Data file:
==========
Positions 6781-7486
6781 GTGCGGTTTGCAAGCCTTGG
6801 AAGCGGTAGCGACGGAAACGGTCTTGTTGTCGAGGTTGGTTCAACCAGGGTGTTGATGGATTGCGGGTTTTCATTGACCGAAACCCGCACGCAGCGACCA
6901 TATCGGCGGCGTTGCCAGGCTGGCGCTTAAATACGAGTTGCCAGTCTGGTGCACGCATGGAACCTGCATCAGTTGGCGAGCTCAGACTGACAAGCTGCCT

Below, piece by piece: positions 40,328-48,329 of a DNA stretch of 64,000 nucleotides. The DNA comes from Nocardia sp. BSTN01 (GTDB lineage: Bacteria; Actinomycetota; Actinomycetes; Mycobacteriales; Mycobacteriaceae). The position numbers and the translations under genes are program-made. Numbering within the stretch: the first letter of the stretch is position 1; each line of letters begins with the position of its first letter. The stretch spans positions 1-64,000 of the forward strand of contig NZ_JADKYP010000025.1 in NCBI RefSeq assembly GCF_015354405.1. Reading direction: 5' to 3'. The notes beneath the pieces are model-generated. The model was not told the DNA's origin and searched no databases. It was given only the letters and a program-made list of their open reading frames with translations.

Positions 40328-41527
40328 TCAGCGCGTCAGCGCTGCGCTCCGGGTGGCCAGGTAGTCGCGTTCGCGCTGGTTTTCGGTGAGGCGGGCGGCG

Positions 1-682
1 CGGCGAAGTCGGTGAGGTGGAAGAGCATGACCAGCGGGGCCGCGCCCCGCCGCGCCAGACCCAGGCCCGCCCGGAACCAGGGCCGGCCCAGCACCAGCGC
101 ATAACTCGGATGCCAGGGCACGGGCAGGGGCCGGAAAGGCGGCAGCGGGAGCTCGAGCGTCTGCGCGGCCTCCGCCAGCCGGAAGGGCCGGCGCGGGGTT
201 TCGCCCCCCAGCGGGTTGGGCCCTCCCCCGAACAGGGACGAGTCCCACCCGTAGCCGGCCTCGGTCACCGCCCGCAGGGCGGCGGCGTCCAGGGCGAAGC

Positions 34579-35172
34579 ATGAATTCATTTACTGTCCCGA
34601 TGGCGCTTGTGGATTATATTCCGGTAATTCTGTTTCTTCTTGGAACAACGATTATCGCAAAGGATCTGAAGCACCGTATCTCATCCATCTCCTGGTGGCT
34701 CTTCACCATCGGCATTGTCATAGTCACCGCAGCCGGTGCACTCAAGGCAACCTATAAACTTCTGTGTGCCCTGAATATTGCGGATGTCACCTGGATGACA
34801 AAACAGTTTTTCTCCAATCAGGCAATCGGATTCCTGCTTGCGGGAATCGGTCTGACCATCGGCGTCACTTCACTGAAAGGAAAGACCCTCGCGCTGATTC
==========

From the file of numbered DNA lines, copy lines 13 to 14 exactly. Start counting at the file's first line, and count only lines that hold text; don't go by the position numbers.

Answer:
34579 ATGAATTCATTTACTGTCCCGA
34601 TGGCGCTTGTGGATTATATTCCGGTAATTCTGTTTCTTCTTGGAACAACGATTATCGCAAAGGATCTGAAGCACCGTATCTCATCCATCTCCTGGTGGCT